Posted in family

The Waiting Game

Time is relative.

When you’re running late for work and every traffic light you come across is stuck on a red light, five minutes can seem like an eternity.

However, when your favourite band starts playing its signature song during the last five minutes of what had been a wonderful concert, 5 minutes feels like no time at all.

12 hours of the daily grind doing a job you hate can feel interminable.

However, the last 12 hours of the weekend, when you’re staring Monday in the face (and the beginning of another busy work week) never feels long enough.

A week’s vacation passes in the blink of an eye.

A week waiting to find out if a loved one will make it through multiple organ dysfunction feels like forever.

Waiting is agony. I’m not the most patient person to begin with. I’m a woman of action. I see a problem, I find a solution. Simple. If there’s something to fix, I would want a run through of all possible options for fixing it.

But there comes a point when you start to run out of options, and every action feels like you’re only prolonging the inevitable conclusion. Its a bitter pill to swallow, knowing that there are some things you just can’t fix.

During my more morbid moments, I often wonder whether its better to die suddenly, without any suffering whatsoever, or from a prolonged disease where you have to suffer constantly but you get the chance to say goodbye to everyone (and them to you).

If you ask me, I want neither option.

I would like to die from old age with a gin and tonic in my hand, surrounded by my family and all the boys I’ve loved who didn’t love me back and who have come to express their regrets on my deathbed, with Taylor Swift playing in the background.

I know the end will come for us all. This month has been difficult. Dealing with dad’s operation and my grandmother being very very ill has brought home just how fleeting life really is, and how few moments there are in between birth and dying. What is 50 or 60 odd years really, in the face of eternity? Its a single grain of sand in a massive desert.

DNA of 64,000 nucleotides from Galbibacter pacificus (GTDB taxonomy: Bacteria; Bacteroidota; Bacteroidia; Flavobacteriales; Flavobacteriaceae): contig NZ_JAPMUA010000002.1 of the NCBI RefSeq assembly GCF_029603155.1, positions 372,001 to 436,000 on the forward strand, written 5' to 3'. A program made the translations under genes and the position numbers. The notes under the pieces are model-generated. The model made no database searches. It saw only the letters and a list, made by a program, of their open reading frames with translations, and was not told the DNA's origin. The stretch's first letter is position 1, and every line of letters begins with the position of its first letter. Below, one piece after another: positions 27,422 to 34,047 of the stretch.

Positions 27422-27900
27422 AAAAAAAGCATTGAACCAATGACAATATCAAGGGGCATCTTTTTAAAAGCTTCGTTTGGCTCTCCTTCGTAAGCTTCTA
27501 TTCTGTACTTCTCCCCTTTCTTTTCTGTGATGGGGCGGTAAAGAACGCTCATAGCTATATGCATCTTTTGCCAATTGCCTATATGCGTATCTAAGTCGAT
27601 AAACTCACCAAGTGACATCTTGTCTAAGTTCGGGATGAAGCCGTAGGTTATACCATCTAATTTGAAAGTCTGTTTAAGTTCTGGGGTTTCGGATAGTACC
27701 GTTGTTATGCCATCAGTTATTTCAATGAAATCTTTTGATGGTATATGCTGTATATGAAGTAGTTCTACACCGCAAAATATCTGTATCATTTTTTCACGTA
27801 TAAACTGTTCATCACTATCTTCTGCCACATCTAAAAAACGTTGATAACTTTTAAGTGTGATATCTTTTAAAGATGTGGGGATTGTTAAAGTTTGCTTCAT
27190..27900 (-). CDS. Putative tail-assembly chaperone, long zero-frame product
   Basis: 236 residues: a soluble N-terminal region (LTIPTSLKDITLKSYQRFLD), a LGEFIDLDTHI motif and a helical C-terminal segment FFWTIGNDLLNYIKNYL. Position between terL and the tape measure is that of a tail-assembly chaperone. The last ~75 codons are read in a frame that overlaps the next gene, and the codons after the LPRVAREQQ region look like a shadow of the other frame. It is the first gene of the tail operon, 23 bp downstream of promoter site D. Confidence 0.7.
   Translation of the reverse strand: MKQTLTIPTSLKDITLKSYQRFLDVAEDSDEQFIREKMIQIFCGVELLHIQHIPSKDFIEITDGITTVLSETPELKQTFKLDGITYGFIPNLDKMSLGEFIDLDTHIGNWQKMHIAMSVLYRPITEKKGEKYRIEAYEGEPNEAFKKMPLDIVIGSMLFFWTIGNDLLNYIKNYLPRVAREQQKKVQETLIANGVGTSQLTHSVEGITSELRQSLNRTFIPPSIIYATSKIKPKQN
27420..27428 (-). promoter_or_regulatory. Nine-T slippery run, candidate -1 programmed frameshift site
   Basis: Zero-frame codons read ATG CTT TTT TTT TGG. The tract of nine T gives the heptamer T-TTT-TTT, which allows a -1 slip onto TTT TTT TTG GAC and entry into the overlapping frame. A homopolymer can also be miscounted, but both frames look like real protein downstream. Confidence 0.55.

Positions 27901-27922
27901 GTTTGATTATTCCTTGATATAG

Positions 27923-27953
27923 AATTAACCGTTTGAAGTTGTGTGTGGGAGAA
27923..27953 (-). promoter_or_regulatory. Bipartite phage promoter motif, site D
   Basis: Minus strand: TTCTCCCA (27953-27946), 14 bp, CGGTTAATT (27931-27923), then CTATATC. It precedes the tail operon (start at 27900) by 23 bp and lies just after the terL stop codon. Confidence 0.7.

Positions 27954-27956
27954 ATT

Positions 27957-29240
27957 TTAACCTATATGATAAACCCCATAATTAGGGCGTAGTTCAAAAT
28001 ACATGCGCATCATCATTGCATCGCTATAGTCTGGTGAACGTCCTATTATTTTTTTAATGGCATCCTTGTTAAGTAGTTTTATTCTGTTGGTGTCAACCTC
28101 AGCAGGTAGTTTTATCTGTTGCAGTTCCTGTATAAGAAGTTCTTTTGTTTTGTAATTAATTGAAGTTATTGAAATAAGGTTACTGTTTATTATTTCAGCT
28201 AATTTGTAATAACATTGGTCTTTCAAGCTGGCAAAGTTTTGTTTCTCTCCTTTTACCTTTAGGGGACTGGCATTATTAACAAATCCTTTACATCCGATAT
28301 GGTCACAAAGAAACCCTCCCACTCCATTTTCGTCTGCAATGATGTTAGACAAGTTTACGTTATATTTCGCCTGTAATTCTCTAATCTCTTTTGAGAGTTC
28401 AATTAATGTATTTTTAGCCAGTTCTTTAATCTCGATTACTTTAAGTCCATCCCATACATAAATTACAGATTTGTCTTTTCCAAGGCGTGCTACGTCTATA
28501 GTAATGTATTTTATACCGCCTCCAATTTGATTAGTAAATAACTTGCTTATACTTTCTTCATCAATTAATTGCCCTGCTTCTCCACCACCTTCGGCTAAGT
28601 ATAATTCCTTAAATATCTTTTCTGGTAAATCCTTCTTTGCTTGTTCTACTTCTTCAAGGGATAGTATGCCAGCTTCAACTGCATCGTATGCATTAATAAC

But what a glorious grain it is, so much so that we cling to that single grain for as long as we can. We do all we can to survive, sometimes even beyond all reason. For those of us who work in one aspect of health care or the other, we choose to be aggressive with our treatments because its counterintuitive for us to let go when there are still things that can be done. Giving up goes against every training and every instinct we’ve developed as professionals.

Oh, but the waiting.

Sometimes I imagine I can literally hear the tick tick ticking of time passing and it freaks me out. There is so much I want to do and I’m well aware that I might not be able to do all of them. To me, time is a gift, and we often take it for granted up until the moment we run out of it.

I would want to give those I love the gift of time if I could.

But time is relative. And maybe waiting is relative too. When you’re only waiting for the end, the end could not come soon enough.

There’s a certain sense of relief that comes with knowing that all things will end, one way or the other. Mostly because it means an end to all the waiting, but also because an ending means that a new beginning could and will follow.

It means knowing, one way or the other, what comes after the end.